Mattis Arrives in Afghanistan as Rockets Hit Kabul Airport

Mattis Arrives in Afghanistan as Rockets Hit Kabul Airport
U.S. Defense Secretary Jim Mattis speaks at the opening of the 53rd Munich Security Conference in Munich, Germany on February 17, 2017. (REUTERS/Michael Dalder)

U.S. Defense Secretary Jim Mattis visited Kabul on Wednesday to pledge support for the government of President Ashraf Ghani, with the precarious security in the Afghan capital underlined by a rocket attack on the airport hours after he touched down.

Arriving from India, where he sought support for the U.S. administration’s new South Asia security plan, Mattis said the United States was determined not to allow “a merciless enemy to kill its way to power”.

Promising a more “holistic” approach without fixed timetables and involving other countries in the region, including Pakistan, he said the Taliban would have to learn they could not defeat the government.

“I want to reinforce to the Taliban that the only path to peace and political legitimacy for them is through a negotiated settlement,” Mattis told a joint news conference with Ghani and NATO Secretary General Jens Stoltenberg.

The visit comes after U.S. President Donald Trump announced a new strategy for Afghanistan, promising a stepped-up military campaign against Taliban insurgents who have gained ground as they seek to reestablish Islamic law after their 2001 ouster.

But a rocket attack on Kabul airport that injured five civilians and was claimed by both Islamic State and Taliban insurgents highlighted the rebels’ ability to strike the Western-backed government.

Fighters holed up in a nearby building continued to resist security forces for hours, a spokesman for the interior minister said.

Mattis condemned the attack as a “criminal act by terrorists”, adding that it was a “classic definition of what the Taliban are up to here now”.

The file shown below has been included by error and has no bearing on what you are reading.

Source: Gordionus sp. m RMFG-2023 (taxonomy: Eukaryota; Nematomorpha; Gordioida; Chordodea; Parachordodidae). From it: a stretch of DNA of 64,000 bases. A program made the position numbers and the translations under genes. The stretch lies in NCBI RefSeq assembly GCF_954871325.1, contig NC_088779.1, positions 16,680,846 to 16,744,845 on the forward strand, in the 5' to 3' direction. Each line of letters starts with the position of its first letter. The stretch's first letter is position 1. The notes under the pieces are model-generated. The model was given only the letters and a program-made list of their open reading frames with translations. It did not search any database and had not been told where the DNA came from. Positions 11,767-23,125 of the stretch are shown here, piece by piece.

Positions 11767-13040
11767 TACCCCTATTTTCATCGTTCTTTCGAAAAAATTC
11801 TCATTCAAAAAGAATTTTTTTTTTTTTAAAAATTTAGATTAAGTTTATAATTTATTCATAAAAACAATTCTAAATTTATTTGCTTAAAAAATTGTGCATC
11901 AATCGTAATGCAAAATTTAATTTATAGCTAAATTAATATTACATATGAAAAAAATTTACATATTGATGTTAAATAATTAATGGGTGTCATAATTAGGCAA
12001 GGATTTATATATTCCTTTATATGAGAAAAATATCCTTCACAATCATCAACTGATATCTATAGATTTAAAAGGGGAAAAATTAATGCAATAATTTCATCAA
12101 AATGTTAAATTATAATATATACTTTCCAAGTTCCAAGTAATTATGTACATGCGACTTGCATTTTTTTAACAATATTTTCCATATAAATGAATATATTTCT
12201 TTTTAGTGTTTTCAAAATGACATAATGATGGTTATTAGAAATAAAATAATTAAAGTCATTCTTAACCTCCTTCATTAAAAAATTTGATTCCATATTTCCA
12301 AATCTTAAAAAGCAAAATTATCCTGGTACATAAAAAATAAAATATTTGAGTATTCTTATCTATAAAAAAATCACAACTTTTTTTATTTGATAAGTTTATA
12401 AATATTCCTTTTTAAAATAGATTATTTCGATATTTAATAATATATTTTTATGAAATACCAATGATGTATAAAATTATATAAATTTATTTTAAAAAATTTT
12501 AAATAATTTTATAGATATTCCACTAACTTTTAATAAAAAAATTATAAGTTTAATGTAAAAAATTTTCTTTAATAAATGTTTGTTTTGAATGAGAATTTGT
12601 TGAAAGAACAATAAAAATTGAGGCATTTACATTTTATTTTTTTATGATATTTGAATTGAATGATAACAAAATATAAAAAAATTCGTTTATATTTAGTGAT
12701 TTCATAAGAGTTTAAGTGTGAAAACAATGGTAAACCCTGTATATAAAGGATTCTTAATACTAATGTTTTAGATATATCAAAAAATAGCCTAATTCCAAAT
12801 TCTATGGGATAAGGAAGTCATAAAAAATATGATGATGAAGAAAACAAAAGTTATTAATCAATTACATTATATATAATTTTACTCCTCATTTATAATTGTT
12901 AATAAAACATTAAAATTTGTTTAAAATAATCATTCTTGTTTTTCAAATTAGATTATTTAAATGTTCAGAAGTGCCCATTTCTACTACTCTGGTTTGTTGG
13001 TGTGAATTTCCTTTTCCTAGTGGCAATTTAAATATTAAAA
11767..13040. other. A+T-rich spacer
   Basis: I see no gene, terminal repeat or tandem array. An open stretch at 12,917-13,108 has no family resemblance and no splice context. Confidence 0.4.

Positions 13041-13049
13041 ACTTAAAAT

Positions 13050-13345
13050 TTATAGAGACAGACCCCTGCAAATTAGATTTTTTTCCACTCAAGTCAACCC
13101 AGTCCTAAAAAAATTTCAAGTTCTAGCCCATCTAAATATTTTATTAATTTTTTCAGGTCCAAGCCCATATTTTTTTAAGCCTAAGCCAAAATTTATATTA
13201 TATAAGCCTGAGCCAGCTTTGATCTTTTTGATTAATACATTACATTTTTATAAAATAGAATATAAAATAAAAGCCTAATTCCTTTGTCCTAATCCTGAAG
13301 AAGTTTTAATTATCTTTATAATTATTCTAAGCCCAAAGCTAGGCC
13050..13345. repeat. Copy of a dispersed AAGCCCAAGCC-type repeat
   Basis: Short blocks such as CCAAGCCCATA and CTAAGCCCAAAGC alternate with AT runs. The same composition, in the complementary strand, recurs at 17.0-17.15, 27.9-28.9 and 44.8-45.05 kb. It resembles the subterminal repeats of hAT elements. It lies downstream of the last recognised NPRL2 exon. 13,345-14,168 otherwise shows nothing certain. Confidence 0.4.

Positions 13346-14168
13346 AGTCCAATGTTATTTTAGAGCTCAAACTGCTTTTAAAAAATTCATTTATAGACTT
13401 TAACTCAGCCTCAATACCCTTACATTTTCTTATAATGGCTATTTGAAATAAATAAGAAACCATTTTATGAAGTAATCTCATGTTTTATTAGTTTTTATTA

There are now about 8,400 U.S. troops in Afghanistan as part of the 13,500-strong NATO-led Resolute Support mission advising and training Afghan forces as well as a separate counterterrorism mission, targeting Islamic State and Al Qaeda.

As part of the new strategy, which will give U.S. commanders greater freedom to use American firepower against the Taliban, Mattis has said the United States will send an additional 3,000 troops to help train Afghan security forces.

It will also make greater use of its air power to support Afghan forces and strike the Taliban, a strategy that carries the risk of an increase in civilian casualties.

“I don’t want to tell the enemy exactly what we are doing but the whole point is to make certain we have a compelling battlefield advantage over anything the Taliban tries to mass against your forces,” he said.

Mattis said U.S. forces would do “everything humanly possible” to limit civilian casualties, which fueled bitter disputes between Washington and the government of former President Hamid Karzai.

Trump has said he expects NATO allies to step up contributions of both troops and funding to the Afghanistan mission, and Stoltenberg said the credibility of the international alliance depended on maintaining its support.

“We know the cost of staying in Afghanistan,” he said. “But the cost of leaving would be higher. If NATO forces leave too soon, there is a risk Afghanistan may return to a state of chaos and once again become a safe haven for international terrorism.”
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